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is every where vigorous, is not discover'd immediately at the beginning of his poem in its fulleft splendor : It grows in the progress both upon himself and others, and becomes on fire like a chariot-wheel, by its own rapidity. Exact difpofition, just thought, correct elor cution, polish'd numbers, may have been found in a thousand; but this poetical fire, this Vivida vis animi, in a very few. Even in works where all those are imperfect or neglected, this can over-power criticism, and make us admire even while we disapprove. Nay, where this appears, tho' attended with absurdities, it brightens all the rubbish about it, 'till we see nothing but its own splendor. This Fire is discern'd in Virgil, but discern'd as through a glass, reflected from Homer, more thining than fierce, but every where equal and constant : In Lucan and Statius, it bursts out in sudden, short, and interrupted flashes : In Milton, it glows like a furnace kept up to an uncommon ardor by the force of art : In Shakespear, it strikes before we are aware, like an accidental fire from hea. ven: But in Homer, and in him only, it burns every where clearly, and every where irresistibly.

I shall here endeavour to fhew, how this vaft Invention exerts itself in a manner superior to that of any Poet, through all the main constituent parts of his work, as it is the great and peculiar CharacteriNick which distinguishes him from all other authors.

This strong and ruling faculty was like a powerful Star, which in the violence of its course, drew all things within its vortex. It seem'd not enough to have taken in the whole circle of arts, and the whole compass of nature; all the inward passions and affections of mankind, to supply his characters; and all the outward forms and images of things for his descriptions; but wanting yet an ampler sphere to expatiate in, he open'd a new and boundless walk for his imagination, and created a world for himself in

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the invention of Fable. That which Aristotle calls the Soul of Poetry, was first breath'd into it by Homer. I Hall begin with confidering him in this part, as it is naturally the first, and I speak of it both as it means the design of a poem, and as it is taken for fiction.

Fable may be divided into the probable, the allegorical, and the marvellouss. The probable fable is the recital of such actions as though they did not happen, yet might, in the common course of Nature: Or of fuch as though they did, become fables by the additional episodes and manner of 'telling them. Of this fort is the main story of an Epic poem, the return of Ulyfies, the settlement of the Trojans in Italy, or the like. That of the Iliad is the anger of Achilles, the most short and fingle subject that ever was chosen by any Poet. Yet this he has supplied with a vafter variety of incidents and events, and crouded with a greater number of councils, speeches, battles, and episodes of all kinds, than are to be found even in thofepoems whose schemes are of the utmost latitude and irregularity. The action is hurry'd on with the most vehement spirit, and its whole duration employs not so much as fifty days. Virgil, for want of so warm a genius, aided himself by taking in a more extensive fubje&, as well as a greater length of time, and contracting the design of both Homer's poemsinto one, which is yet but a fourth part as large as his.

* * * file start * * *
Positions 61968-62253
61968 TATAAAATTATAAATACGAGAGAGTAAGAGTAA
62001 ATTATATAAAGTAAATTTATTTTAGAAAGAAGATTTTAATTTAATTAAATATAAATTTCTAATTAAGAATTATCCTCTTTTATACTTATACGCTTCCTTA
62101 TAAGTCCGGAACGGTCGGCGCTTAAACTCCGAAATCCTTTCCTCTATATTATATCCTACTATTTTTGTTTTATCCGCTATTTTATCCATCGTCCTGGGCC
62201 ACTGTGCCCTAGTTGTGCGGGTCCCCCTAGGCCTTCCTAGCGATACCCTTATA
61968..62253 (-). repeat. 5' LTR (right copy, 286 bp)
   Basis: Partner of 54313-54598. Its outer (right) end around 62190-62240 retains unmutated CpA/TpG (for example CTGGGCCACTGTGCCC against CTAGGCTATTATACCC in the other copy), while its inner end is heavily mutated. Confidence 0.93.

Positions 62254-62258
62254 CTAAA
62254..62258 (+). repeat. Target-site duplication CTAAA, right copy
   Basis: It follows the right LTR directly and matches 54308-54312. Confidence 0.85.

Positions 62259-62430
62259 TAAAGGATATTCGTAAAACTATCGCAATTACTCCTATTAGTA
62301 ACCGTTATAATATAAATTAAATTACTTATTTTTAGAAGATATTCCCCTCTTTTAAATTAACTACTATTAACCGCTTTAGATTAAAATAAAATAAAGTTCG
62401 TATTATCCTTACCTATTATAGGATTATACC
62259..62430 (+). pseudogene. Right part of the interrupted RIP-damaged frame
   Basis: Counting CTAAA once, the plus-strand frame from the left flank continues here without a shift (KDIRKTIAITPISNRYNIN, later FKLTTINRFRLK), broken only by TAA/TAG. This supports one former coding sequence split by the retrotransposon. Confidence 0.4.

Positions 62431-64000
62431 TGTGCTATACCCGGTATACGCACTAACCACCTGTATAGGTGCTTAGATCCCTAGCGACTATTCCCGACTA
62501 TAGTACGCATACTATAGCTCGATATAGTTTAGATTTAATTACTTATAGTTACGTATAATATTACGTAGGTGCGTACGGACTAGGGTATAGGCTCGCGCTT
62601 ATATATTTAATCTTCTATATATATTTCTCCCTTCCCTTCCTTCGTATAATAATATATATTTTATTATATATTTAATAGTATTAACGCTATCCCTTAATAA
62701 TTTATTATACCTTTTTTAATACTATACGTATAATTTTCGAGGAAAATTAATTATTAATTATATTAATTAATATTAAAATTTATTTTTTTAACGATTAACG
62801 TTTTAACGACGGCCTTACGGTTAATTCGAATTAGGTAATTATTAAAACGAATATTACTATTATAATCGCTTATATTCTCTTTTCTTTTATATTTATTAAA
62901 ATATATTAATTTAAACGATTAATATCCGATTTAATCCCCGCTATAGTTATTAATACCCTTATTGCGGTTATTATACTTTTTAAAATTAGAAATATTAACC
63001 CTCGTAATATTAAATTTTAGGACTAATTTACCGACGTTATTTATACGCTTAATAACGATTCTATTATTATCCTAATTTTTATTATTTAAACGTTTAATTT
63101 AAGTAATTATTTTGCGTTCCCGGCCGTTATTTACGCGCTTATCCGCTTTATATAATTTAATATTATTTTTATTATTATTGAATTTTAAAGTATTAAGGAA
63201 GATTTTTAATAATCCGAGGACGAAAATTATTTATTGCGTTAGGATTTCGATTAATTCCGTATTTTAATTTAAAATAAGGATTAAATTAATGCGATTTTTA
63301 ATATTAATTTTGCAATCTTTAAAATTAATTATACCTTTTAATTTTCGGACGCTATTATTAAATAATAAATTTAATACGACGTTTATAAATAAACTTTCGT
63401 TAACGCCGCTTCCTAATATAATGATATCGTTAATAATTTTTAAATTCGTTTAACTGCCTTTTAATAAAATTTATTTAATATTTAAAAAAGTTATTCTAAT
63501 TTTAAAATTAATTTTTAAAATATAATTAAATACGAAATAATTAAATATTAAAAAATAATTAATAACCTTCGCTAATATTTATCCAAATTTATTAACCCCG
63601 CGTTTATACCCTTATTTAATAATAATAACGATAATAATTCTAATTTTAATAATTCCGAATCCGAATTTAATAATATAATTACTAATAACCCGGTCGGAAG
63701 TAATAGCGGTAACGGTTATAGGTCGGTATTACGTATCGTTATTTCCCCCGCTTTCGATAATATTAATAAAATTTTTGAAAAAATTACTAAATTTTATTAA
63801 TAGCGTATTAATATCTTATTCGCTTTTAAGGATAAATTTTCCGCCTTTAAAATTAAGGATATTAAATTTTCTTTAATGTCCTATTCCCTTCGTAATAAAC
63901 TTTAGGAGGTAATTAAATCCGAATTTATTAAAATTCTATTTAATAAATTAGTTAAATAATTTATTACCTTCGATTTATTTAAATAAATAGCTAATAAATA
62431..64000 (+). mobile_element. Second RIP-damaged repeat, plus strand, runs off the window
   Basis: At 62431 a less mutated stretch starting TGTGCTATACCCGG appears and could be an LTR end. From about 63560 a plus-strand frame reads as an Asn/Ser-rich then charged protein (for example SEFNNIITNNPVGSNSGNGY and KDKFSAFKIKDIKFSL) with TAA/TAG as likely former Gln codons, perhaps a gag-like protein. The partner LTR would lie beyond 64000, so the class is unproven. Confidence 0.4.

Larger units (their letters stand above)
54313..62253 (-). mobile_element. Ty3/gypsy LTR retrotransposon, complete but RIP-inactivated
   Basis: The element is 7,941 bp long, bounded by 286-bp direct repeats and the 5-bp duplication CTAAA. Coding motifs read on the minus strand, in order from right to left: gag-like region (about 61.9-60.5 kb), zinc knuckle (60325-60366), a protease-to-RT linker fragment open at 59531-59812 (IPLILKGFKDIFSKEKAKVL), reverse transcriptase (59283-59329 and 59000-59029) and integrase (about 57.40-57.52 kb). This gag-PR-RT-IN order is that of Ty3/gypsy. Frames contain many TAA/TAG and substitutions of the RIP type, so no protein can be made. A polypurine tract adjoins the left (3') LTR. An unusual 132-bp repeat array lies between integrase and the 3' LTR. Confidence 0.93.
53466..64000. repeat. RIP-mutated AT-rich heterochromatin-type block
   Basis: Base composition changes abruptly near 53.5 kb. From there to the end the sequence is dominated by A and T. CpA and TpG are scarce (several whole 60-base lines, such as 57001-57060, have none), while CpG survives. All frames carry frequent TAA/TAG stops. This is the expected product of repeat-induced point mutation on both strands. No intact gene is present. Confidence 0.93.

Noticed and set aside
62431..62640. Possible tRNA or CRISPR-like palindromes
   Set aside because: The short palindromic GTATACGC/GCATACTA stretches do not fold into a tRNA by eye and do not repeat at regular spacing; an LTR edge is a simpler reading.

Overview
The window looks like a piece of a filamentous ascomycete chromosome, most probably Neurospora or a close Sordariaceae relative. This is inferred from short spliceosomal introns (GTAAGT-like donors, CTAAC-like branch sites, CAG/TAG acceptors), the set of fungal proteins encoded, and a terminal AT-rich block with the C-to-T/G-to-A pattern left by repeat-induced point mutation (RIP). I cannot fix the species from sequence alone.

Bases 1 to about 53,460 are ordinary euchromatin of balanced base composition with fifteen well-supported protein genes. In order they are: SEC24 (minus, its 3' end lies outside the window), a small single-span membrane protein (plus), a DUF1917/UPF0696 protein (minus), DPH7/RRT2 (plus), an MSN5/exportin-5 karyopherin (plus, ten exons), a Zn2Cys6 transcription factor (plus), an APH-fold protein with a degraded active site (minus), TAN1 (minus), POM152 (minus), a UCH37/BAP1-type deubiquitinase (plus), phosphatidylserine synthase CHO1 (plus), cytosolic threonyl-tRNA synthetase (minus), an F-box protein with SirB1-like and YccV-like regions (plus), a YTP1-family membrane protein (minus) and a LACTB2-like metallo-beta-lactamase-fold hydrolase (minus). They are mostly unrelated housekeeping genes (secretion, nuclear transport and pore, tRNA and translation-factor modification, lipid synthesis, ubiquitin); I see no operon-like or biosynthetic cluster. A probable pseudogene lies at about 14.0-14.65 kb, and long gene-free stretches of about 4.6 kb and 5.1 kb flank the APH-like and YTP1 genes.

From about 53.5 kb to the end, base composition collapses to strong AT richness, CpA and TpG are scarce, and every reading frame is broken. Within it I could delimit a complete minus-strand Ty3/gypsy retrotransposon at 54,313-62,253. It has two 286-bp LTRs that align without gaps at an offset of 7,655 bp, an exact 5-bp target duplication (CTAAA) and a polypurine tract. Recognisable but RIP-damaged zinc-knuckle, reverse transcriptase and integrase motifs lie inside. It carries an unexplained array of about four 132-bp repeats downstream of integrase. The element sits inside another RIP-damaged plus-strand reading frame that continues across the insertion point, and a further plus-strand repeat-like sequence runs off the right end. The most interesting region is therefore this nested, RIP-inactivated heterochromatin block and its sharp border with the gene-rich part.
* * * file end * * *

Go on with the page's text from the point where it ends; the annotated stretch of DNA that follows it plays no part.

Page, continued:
The other Epic Poets have us’d the fame practice, but generally carry'd it so far as to fuperinducea multiplicity of fables, destroy the unity of adion, and Tose their readers in an unreasonable length of time. Nor is it only in the main design that they have been unable to add to his invention, but they have follow'd him in every episode and part of ftory. It he has given a regular catalogue of an army, they all draw up their forces in the same order. If he has funeral games for Patroclws, Virgil has the same for

Anchises,

Anchises, and Statius (rather than omit them) destroys the unity of his action for those of Archemoras. If Ulysses visit the shades, the Æneas of Virgil, and Scipio of Silins are sent after him. If he be detain'd from his return by the allurements of Calypso, fo is Æneas by Dido, and Rinaldo by Armida: If Achilles be absent from the army on the score of a quarrel through half the poem, Rinaldo must absent himself just as long, on the like account. If he gives his hero a suit of celeftial armour, Virgil and Taffo make the same present to theirs. Virgil has not only observ'd this close imitation of Homer, but where he had not led the way, supply'd the want from other Greek Authors. Thus the story of Simon and the taking of Troy was copied (says Macrobius) almoft word for word from Pifander, as the loves of Dido and Æneas are taken from those of Medea and Fafon in Apollonius, and several others in the same manner.